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The .500 Club

 
The .500 Club
Posted August 14th, 2014 @ 5:54pm

The Milwaukee Brewers continue to reside in 1st place in the NL Comedy Central, the most overrated division in baseball, with a 67-55 record as of this writing. Simple math illustrates a record of 47-47 since their roaring 20-8 start in April. Is this the formula for a pennant or even a Wild Card berth? Let’s take a look at what lies ahead for the Brew-Ha’s as they prepare for their final 40 games, and will continuing to play .500 baseball, the Brewers patented trademark, be enough to qualify for post season?

First the remaining schedule: 19 games at Miller Park and 21 on the road, beginning with a visit to Clayton Kershaw and the LA Dodgers tomorrow night, the first of a three game series at Chavez Ravine. Seven more games with the Cardinals (4 at home – 3 on the road) and six more games with Cubs, Pittsburgh and Cincinnati(split home and away 3 game series), all divisional foes. The remainder of the season includes 3 games at home against the Marlins, 3 on the road against the Padres and Giants and a two game set next week with the Blue Jays in Milwaukee.

Offense. After a disappointing four game split with the lowly Cubs this past week at Wrigley, an inconsistent offense and and equally schizophrenic pitching staff reveals almost next to nothing. Offensively Carlos Gomez is in legitimate funk, changing his batting stance as his batting average continues its descent toward the .270′s. Braun has gone beyond a slump, he sat out today’s game to nurse “nagging injuries”, and without a handy syringe lying around, his paltry numbers; 14 home runs and 67 RBI, .279 average, are probably not going to inflate any time soon. Off season acquisition and after thought Mark Reynolds leads the team with 21 home runs, and of course whiffs when he isn’t hitting it out of the park. If not for the productivity from Khris Davis and Scooter Gennett, and the MVP caliber year of Jonathan Lucroy, the Blewers wouldn’t be where they are right now. The offense is inconsistent at best.

Pitching. Two Cub newcomers, Kyle Hendricks and Yoshi Wada, racked up victories against the Road Crew and nearly posted consecutive shutouts on Tuesday and Wednesday. If it weren’t for the nomadic chuckings offered up by Edwin Jackson on Thursday, the Blew-Ha’s might have lost 3 out of 4 at Wrigley. They gained the split behind a 14 strike out effort from Mike Fiers, called up to replace the injured Matt Garza (oblique strain – imagine that). Add to Garza’s ailment a bum ankle for #1 starter Kyler Lohse, and, combined with a suddenly leaky bull pen, the Brewers stellar pitching numbers are beginning to fade. Without Lohse and Garza, the Brewers will go into the final stretch with Fiers and Jimmy Nelson forced to carry the load, can two call ups get it done? In the meantime, it’s a pure crap shoot whenever Yovani Gallardo and Wily Peralta take to the mound. The pitching is just as sporadic as the offense.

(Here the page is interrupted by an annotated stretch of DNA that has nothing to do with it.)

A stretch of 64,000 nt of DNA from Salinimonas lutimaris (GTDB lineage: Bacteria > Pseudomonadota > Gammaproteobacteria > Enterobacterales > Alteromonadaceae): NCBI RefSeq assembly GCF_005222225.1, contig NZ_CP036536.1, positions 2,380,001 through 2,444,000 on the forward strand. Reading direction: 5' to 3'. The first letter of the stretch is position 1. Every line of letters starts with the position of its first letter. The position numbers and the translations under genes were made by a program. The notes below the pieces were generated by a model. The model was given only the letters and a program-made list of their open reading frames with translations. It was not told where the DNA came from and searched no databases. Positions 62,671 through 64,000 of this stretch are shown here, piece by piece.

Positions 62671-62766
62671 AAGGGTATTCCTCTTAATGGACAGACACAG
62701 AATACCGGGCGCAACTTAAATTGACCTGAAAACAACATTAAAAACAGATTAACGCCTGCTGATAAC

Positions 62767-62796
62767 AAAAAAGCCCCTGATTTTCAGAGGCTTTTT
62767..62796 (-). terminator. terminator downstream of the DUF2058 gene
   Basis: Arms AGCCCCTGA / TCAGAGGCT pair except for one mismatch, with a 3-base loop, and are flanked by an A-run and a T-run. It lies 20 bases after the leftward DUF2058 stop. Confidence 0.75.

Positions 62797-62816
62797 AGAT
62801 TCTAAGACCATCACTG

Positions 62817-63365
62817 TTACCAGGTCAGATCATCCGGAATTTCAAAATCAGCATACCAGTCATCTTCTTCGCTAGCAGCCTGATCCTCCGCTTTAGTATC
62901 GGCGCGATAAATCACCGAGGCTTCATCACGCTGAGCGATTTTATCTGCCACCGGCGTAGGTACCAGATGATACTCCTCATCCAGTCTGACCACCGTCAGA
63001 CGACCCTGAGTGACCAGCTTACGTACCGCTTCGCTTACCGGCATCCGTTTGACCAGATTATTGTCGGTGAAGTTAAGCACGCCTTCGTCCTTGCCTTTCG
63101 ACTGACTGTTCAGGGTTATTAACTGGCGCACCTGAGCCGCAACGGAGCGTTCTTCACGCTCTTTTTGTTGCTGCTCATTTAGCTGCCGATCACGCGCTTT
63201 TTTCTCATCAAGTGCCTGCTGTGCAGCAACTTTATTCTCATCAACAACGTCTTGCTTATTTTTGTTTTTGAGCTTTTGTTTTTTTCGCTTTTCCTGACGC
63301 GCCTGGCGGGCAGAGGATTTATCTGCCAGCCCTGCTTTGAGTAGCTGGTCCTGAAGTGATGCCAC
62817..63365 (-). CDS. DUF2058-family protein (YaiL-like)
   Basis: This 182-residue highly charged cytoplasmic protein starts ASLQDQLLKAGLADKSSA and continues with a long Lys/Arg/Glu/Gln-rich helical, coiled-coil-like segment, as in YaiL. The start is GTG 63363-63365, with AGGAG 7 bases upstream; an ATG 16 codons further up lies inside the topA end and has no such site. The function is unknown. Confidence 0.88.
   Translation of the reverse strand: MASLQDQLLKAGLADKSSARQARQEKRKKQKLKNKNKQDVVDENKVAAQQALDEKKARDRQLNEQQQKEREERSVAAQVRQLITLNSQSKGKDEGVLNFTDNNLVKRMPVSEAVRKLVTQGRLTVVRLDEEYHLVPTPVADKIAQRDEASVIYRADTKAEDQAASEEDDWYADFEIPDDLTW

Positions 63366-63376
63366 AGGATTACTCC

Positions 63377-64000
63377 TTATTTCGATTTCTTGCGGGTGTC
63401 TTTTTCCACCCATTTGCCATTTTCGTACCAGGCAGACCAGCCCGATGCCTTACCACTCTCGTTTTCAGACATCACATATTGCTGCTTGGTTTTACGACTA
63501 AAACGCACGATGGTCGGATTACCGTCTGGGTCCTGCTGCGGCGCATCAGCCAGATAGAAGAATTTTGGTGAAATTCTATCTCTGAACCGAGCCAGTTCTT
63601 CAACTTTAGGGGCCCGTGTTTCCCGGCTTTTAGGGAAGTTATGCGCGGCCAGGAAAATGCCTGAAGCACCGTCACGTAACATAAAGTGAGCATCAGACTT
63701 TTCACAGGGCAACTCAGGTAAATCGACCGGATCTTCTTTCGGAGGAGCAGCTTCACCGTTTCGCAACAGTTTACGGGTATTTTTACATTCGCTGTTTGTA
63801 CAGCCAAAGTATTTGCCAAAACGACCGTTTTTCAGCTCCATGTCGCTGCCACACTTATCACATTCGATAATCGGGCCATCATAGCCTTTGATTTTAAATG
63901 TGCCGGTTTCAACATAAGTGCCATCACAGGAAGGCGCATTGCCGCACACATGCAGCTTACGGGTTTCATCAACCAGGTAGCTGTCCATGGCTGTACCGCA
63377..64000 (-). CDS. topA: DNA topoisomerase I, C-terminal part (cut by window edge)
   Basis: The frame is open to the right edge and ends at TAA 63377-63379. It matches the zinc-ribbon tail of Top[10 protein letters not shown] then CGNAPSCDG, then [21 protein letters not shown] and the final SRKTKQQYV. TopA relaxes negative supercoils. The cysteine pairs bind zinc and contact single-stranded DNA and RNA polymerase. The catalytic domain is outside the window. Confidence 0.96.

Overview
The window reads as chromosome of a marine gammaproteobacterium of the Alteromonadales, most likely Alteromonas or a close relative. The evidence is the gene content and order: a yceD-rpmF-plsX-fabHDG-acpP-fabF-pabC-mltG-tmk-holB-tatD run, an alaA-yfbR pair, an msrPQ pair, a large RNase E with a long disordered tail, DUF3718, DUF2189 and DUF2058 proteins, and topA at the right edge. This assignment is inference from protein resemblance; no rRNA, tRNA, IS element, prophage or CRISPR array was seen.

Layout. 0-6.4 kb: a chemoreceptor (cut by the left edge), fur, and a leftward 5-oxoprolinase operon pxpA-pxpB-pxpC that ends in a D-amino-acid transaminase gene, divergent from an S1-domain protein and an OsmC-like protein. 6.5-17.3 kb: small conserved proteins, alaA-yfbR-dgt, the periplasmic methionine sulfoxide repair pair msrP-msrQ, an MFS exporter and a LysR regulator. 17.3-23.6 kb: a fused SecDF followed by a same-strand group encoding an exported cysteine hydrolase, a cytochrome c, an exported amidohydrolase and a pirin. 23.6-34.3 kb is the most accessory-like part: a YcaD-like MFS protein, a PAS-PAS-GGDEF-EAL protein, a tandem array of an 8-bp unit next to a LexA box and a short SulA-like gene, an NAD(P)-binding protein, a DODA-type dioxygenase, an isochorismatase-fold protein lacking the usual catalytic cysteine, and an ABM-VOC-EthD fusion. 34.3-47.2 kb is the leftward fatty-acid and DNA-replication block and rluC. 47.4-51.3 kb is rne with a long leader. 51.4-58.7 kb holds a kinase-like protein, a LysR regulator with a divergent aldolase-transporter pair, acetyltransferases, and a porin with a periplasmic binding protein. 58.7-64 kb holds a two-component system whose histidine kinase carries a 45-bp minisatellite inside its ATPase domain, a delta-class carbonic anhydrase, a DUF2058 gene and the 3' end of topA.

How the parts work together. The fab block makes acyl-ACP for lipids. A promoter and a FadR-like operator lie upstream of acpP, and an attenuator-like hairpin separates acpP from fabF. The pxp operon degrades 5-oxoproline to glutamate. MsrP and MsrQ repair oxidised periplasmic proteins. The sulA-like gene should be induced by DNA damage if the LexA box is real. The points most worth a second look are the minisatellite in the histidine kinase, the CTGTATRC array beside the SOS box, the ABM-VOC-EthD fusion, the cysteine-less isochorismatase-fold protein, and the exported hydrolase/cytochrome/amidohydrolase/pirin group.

Base running. Don’t even get me started, the Brewers continue to sacrifice runs at an alarming rate, and it is simply more than a trend, it is a verifiable habit, and it could well cost them a post season berth.

Yet all of these factors might just add up to a mute point, however, because it appears the Cardinals, despite the recent pitching acquisitions of Justin Masterson and John Lackey, are on the slow fade. The Reds are merely a mirage, without Joey Votto and Brandon Phillips they have just been content milling around an actual .500 record themselves (60-60). On the other hook, however, the Pirates are just 2 1/2 games back, and have kept their bandannas and eye patches above water without the services of All-Star Andrew McCutcheon over the last 10 days. It appears the only formidable threat to the Brewers winning the Central will be Pittsburgh, especially if they can take both the remaining series with Milwaukee.

Until then, the final six and half weeks of the 2014 season should be a real roller coaster ride for Brewer fans, something those that have been following the team for 40 plus years have become quite accustomed to, albeit with the exception being that by this time in most seasons, the ride has already malfunctioned. My hunch is they’ll wind up in the mix until the very end, if only because the rest of the division is more beat up than they are.

Who knows, when when they host the always entertaining Chicago Cubs in the last series of 2014 at $8 Miller Park, September 26-28, a three game set that could well determine the out of their post season fate, they might need a sweep to claim that coveted post season spot. It’ll probably result in an 87-75 record, the result of continuing to play.500 baseball, the signature trademark of Brewer baseball as we know it. For Brewer fans, that could be be enough for an excuse to spray champagne, but it won’t produce a trip to the World Series in 2014.

And For What

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